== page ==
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President Donald Trump fired another warning shot at members of his own party on Thursday morning.
In a tweet, the president contended that the hard-line conservative House Freedom Caucus — which helped to defeat the GOP Obamacare replacement bill last week — will "hurt" the Republican agenda "if they don't get on the team." He appeared to threaten electoral backlash, saying "we must fight them" and Democrats in 2018, when the next congressional midterm elections are held.
The White House told NBC News the tweet speaks for itself and did not clarify whether Trump was suggesting he would support primary challengers to Freedom Caucus members if they do not back his agenda.
Trump's broadside comes at a fragile time for Republicans, who failed to follow through on a key campaign promise last week despite holding both chambers of Congress and the White House. House GOP leaders failed to gather support from Freedom Caucus members, as well as some key moderate Republicans.
They now face a possible challenge in trying to unify behind a tax reform plan, their next legislative priority, and another possible attempt to repeal the Affordable Care Act.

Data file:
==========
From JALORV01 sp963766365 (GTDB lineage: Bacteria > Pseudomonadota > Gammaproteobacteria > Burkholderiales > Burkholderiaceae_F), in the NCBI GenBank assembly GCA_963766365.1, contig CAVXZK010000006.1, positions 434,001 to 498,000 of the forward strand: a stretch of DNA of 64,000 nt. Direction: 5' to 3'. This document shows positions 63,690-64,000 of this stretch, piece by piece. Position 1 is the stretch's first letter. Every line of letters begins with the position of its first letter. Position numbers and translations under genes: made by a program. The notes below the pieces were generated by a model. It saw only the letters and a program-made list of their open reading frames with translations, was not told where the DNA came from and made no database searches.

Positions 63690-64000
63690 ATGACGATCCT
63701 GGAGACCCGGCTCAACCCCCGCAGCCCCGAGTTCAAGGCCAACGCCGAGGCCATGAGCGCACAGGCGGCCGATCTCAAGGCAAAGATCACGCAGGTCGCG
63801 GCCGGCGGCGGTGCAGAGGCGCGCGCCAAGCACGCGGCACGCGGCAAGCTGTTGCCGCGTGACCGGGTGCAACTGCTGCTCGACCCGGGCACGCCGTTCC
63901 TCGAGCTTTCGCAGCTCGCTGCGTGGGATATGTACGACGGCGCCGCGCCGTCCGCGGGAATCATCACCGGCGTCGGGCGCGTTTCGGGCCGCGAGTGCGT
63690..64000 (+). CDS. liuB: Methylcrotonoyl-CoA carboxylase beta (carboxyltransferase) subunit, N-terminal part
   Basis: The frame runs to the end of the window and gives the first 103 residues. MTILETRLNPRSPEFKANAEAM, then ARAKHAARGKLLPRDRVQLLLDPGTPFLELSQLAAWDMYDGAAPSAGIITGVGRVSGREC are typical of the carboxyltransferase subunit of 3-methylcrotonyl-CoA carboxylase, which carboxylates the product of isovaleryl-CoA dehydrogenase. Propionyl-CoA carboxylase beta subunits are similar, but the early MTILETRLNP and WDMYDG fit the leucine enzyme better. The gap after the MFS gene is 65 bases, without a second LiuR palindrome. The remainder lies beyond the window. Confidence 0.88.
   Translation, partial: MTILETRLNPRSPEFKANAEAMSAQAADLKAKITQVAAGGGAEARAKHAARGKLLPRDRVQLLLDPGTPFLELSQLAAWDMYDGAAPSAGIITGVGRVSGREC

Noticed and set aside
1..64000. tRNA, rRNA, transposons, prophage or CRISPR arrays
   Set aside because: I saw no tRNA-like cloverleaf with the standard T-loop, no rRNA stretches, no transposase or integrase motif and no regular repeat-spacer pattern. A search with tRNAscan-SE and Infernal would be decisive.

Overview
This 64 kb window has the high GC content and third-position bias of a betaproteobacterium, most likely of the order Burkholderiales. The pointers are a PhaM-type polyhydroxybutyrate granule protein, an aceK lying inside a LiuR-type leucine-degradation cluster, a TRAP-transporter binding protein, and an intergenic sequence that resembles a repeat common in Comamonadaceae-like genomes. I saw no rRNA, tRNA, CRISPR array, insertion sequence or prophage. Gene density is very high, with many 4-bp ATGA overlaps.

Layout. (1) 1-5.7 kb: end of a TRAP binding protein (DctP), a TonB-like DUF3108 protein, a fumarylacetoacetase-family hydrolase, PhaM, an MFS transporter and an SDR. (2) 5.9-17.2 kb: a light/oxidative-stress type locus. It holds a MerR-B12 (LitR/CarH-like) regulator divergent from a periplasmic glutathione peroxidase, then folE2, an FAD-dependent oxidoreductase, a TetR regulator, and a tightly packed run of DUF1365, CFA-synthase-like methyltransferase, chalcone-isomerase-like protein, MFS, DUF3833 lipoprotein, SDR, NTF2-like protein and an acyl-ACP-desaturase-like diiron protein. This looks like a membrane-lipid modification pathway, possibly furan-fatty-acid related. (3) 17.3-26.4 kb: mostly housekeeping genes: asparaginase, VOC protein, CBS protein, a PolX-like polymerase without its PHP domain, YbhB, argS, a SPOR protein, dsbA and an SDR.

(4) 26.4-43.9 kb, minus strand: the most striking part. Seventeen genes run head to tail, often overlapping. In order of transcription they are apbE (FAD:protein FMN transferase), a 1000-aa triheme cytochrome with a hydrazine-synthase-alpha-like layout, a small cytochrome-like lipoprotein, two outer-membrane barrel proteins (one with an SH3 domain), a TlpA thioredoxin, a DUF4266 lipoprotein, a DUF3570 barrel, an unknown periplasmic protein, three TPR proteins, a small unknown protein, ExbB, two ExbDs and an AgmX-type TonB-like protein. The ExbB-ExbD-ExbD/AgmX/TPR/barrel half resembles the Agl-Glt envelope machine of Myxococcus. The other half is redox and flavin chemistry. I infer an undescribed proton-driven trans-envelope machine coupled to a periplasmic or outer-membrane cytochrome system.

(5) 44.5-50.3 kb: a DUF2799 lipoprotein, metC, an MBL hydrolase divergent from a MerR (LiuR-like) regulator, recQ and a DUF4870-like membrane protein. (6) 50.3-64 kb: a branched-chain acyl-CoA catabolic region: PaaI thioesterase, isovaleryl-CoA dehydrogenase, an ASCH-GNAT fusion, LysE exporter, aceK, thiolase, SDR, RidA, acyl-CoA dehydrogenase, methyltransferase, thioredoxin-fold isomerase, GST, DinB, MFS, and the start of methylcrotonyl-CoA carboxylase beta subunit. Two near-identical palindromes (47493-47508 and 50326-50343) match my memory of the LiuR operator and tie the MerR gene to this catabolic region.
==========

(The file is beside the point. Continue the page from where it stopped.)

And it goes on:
Asked about Trump's tweet Thursday, House Speaker Paul Ryan said he understood Trump's "frustration" but said he is encouraging House Republicans to try to come to an agreement on health care.
"I understand the president's frustration. I share frustration. ... We're close," Ryan told reporters at a news conference. "What I am encouraging our members to do is keep talking with each other until we can get consensus to pass this bill. But it's very understandable that the president is frustrated, that we haven't gotten to where we need to go."
In the days since the health-care bill's defeat, Trump signaled that he wanted to work with Democrats and holdout members of his party on new legislation that could pass Congress. It is unclear so far if Trump's threats will make Freedom Caucus members more or less likely to fall in line with party leaders.
Trump faces a historically low approval rating for this point in his presidency, and some Democrats see an opportunity to gain congressional seats in 2018 amid backlash to the president.
Rep. Justin Amash of Michigan, a Freedom Caucus member and frequent Trump critic, tweeted that Trump's statement showed it "didn't take long for the swamp to drain" the president, referencing Trump's campaign pledge to "drain" Washington of corruption and petty political battles. Amash said "almost everyone succumbs" to Washington politics.
Republican Rep. Thomas Massie of Kentucky hit back at Trump in a tweet, highlighting that the health-care plan only had 17 percent support in a Quinnipiac poll.